Agni-V must undergo two to four more “repeatable” tests before the weapon goes operational, Avinash Chander said. “Our aim is to take just two to three years from the first test to the induction phase.”
In June, the now-retired Air Chief Marshal PV Naik said India's rising global stature demands developing the ICBM and long-range attack capability possessed by elite nations.
“India should pursue an ICBM program to acquire ranges of 10,000 km or even more,” Naik said. “Breaking out of the regional context is important as the country's sphere of influence grows. We have no territorial designs on any country, but India needs the capability to match its sphere of influence.”
India’s deepening interest in ICBM’s has occurred even as the US has opened its defense armaments market, including dual-use technology, for Indian use, definitely moving away from a sanctions-ridden policy paradigm that harkened back to the Cold War era when India was aligned with the erstwhile Soviet Union.
Events such as the Kargil war of 1999, during which the country nearly went to war with Pakistan and the November 2008 Mumbai terror attacks orchestrated by the Pakistan-based Lashkar-e-Toiba terrorists have only heightened India’s insecurities and led to efforts to refine its ability to attack and protect itself.
Since the Mumbai attacks in November 2008, India has also accelerated its ballistic missile defense program with help from its newly friendly defense partner America, to protect against a sudden missile attack, possibly nuclear tipped, particularly from rogue elements in Pakistan.
The defense expertise can also be extended to space to protect India’s remote and communication satellites, especially after China conducted an anti-satellite test in 2007, in what is seen as a potential “Star Wars” arms race between the two Asian nations, with America strategically siding with India.
Given the closed nature of China’s polity, nobody is quite sure what kind of investments and developments are happening in China’s defense sphere. Some analysts believe that China’s military capabilities today could be superior to America’s although US defense expenditure dwarfs that of the rest of the world combined.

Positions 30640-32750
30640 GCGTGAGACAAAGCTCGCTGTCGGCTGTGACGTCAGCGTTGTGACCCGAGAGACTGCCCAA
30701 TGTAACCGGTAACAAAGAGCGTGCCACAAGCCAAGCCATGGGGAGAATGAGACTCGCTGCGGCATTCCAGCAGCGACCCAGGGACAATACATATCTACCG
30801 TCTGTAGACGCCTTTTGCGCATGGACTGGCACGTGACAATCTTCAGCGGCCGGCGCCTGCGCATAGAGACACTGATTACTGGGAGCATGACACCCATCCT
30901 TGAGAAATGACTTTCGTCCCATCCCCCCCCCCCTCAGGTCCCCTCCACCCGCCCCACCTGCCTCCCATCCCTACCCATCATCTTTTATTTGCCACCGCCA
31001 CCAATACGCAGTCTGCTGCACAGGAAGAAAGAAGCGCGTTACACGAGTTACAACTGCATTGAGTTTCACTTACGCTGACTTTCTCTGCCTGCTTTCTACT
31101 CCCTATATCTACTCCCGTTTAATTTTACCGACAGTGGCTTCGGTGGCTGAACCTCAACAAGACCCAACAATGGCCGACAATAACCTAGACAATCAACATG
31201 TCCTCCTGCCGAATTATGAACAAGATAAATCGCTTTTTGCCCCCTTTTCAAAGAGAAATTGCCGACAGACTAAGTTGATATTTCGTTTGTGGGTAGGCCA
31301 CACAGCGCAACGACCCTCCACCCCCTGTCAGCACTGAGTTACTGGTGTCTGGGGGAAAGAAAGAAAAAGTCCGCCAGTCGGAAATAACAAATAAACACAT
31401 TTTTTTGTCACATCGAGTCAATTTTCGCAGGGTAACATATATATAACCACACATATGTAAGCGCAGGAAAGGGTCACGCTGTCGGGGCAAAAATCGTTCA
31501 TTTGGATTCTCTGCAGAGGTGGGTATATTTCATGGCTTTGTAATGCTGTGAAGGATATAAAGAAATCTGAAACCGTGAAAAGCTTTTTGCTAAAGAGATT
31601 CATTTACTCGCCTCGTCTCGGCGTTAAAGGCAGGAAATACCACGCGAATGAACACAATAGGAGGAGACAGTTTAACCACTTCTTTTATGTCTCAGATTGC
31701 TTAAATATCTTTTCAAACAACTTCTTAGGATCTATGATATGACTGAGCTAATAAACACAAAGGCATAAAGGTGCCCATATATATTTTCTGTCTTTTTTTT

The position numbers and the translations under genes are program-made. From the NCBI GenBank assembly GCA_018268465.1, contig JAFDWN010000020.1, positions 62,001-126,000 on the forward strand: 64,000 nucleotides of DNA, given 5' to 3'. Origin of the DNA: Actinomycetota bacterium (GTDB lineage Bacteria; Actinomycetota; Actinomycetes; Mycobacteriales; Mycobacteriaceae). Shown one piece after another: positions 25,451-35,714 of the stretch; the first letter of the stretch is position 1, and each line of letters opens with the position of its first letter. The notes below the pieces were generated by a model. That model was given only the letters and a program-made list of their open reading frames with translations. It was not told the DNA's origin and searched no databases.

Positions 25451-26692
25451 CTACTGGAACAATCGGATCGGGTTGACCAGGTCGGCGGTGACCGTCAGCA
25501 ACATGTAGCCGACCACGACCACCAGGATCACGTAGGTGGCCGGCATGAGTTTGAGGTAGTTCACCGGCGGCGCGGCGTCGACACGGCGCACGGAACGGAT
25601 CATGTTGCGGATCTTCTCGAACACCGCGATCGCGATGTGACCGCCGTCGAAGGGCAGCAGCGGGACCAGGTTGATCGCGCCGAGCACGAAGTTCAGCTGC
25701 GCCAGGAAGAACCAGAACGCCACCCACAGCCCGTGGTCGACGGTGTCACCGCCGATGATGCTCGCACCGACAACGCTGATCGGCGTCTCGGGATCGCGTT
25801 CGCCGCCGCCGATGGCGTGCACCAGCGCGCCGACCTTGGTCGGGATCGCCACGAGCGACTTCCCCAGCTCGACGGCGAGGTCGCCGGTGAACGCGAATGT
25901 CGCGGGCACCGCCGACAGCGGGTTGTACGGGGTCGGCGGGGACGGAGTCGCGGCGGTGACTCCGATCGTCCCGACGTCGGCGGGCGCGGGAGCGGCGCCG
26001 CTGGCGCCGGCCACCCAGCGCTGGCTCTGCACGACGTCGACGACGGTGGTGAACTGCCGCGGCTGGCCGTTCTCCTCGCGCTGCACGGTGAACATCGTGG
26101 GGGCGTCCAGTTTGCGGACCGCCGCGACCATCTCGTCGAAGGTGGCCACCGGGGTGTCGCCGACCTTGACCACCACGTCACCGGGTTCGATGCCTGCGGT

Pakistan is no patsy either, with a missile program that is actively promoted by China, and with the country having developed its own nuclear capability. Several of its attack ballistic missiles with the potential to destroy Indian cities are a copy of those in possession of China.
The country has test-fired the Shaheen-2, a 2000-km range missile. Pakistan, meanwhile, continues to receive military largesse from America as a partner in the global war against terror, though India has long held that such stockkpiling of weapons only adds to instability in the region.
New Delhi feels that US-supplied armaments to Pakistan are more potent against a conventional enemy rather than the amorphous terror networks that also spread over Afghanistan and need effective intelligence and pinpointed operations, such as the one that killed Osama Bin Laden, to neutralize.
India has thus been implementing a massive defense modernization effort over the past few years. Given the country’s incipient domestic inability to manufacture military hardware, most arms are imported despite the fact that the missile program remains an indigenous effort that breeds off the successes in India’s space program.
In its latest report, Swedish think tank Stockholm International Peace Research Institute, has said that India has become the biggest arms importer in the world and in the process overtaken China, though Indian observers say that a major portion of Beijing’s arms budget continues to be hidden, secret and unknown to the world.
(Siddharth Srivastava is a New Delhi-based journalist. He can be reached at email@example.com.)